Comment 10: Submission of notification to NASA should be secure.
The Federal Register notice indicates that notifications must be
submitted by the AOR via email to NASA's Office of Diversity and Equal
Opportunity via email at: [email protected]. We recommend that
NASA consider submission of notifications via a secure web portal
rather than through email.
 NASA Response: NASA will develop a secure mechanism by which the
notifications will be routed directly to the Office of Diversity and
Equal Opportunity, which will limit access to only those NASA personnel
with an express need to know. NASA also has revised the term and
condition to make clear to those submitting notifications not to
include names other than the PI or Co-I.
 Comment 11: Sufficient time is needed for the recipient to report
notification of placement on administrative leave to NASA. The proposed
reporting timeframe of seven (7) business days, however, may not allow
institutions adequate time, particularly in the case of an
administrative action. In the National Science Foundation (NSF)
``Notification Requirements Regarding Findings of Sexual Harassment,
Other Forms of Harassment, or Sexual Assault'' published on September
21, 2018, the final term and condition allows for ten (10) business
days for notification to NSF from the date of the finding/
determination, or the date of the placement of a PI or a Co-I by the
awardee on administration leave.'' While the difference is slight, it
is helpful, and we believe there should be harmonization among the
federal science agencies on these new terms and conditions wherever
possible.
 NASA Response: NASA has revised the reporting requirement to allow
recipients 10 business days to report from the date of a finding/
determination, the date of the placement of a Co-I on leave or the
imposition of another administrative action.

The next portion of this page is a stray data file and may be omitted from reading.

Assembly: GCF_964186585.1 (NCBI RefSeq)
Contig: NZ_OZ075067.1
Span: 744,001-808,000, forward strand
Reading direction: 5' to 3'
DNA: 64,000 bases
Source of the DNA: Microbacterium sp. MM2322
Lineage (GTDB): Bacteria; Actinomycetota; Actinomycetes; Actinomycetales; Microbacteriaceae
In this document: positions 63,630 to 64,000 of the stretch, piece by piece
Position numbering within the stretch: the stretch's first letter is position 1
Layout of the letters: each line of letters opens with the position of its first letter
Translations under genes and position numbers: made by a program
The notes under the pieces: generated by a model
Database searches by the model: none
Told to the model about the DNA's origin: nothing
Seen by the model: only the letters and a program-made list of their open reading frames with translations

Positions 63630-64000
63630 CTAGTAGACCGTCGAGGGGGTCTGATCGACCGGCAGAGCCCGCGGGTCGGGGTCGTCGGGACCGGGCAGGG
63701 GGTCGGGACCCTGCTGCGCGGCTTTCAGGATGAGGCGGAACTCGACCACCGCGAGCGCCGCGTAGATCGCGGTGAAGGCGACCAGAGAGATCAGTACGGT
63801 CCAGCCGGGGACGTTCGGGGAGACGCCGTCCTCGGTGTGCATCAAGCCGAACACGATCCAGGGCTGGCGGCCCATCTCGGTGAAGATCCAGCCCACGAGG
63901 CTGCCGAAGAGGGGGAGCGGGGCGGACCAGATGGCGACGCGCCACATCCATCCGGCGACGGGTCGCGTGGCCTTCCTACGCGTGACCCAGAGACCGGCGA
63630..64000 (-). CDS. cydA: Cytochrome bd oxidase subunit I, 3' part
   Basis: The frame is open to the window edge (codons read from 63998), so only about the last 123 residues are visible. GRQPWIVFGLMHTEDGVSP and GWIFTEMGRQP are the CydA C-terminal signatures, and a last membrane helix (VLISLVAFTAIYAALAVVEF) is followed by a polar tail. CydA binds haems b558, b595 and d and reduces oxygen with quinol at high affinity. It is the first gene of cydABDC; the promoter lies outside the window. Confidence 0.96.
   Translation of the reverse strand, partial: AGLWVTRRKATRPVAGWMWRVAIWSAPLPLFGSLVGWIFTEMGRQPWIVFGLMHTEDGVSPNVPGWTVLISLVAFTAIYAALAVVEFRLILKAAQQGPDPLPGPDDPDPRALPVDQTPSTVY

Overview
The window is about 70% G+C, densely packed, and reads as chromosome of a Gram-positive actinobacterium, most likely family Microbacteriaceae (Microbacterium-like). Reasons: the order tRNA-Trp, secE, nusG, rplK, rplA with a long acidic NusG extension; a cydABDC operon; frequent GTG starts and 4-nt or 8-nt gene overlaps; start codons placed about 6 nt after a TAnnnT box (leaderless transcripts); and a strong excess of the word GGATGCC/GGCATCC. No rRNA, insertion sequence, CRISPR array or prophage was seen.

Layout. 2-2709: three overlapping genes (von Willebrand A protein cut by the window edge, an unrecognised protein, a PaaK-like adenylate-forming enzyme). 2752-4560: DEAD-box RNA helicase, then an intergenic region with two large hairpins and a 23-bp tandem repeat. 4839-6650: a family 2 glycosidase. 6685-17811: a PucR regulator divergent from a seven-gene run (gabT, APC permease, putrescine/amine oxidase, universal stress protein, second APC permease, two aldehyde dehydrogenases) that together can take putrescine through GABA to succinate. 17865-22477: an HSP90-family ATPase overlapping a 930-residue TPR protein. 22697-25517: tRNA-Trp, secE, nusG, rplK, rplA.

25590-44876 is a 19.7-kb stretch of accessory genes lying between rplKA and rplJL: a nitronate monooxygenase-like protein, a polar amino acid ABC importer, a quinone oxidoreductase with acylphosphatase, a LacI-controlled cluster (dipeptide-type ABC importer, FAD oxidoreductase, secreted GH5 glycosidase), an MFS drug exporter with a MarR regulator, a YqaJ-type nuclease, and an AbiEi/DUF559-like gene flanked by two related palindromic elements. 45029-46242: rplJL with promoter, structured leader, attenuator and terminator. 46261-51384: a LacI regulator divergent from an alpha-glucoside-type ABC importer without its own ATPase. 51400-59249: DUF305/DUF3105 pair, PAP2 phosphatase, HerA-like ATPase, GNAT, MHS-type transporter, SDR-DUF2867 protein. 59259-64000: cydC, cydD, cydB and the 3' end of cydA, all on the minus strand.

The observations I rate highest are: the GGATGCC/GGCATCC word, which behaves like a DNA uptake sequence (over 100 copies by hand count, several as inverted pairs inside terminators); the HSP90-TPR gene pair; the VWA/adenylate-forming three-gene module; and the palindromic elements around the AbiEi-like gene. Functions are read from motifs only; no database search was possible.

Comment 12: Implementation. According to the Federal Register
notice, ``upon receipt and resolution of all comments, it is NASA's
intention to implement the new term through revision of NASA's ``Agency
Specific Requirements to the Research Terms and Conditions, the Grant
General Conditions, and the Cooperative Agreement-Financial and
Administrative Terms and Conditions.'' We strongly encourage NASA's
Office of Civil Rights to thoroughly review and consider the comments
received from the higher education and scientific communities before
taking any action to implement these new reporting requirements. We
also encourage NASA to consider convening a small roundtable discussion
with key stakeholders from universities to discuss the new reporting
requirements before implementing them. An open and comprehensive
dialogue between NASA and the community is essential if we are
[[Page 13940]]
to combat and end sexual harassment in the scientific workplace.
 NASA Response: NASA is thoroughly reviewing and considering all
comments received. The Agency is aware that NSF held a roundtable
discussion with key stakeholders before implementing its harassment
reporting requirements. NASA intends to hold a diversity, equity and
inclusion summit that will include discussion of its new requirements.
University of California System
 Comment 1: Consistency. UC is primarily concerned with
inconsistencies that exist between NASA's proposal and NSF's term and
condition. Should other federal grant-making agencies propose similar
terms to require reporting of Sexual Violence and Sexual Harassment
(SVSH policy) or other forms of harassment, UC is concerned that there
would be a patchwork of possibly conflicting and burdensome
requirements from agencies seeking to follow NSF's and NASA's example.
UC first and foremost recommends consistency across federal grant-
making agencies to avoid confusion about different reporting
requirements.
 NASA Response: NASA is carefully reviewing all comments it has
received requesting conformity between its reporting requirements and
those of NSF. In addition, we are coordinating our efforts through the
White House National Science and Technology Joint Committee on Science
and Technology Subcommittee on Coordinating Administrative Requirements
for Research and the Subcommittee on Safe and Inclusive Research
Environments to ensure NASA is proceeding in a coordinated manner with
other agencies.
 Comment 2: Timing of Notification. NASA's proposal requires the
recipient's Authorized Organizational Representative (AOR) to submit a
report within seven business days from the date of a finding/
determination, the date of the placement of a (co-)PI on leave or the
imposition of another administrative action. This timeline is both
insufficient and inconsistent with NSF's term and condition, which
provides ten days to submit the necessary report. A discrepancy between
NASA's and NSF's reporting deadlines, as currently proposed, would be
burdensome on IHEs that are already tasked with maintaining compliance
with multiple and often conflicting agency requirements, and would
increase the risk of errors and missed reporting deadlines by grantees.
To promote compliance by all institutions that would be subject to the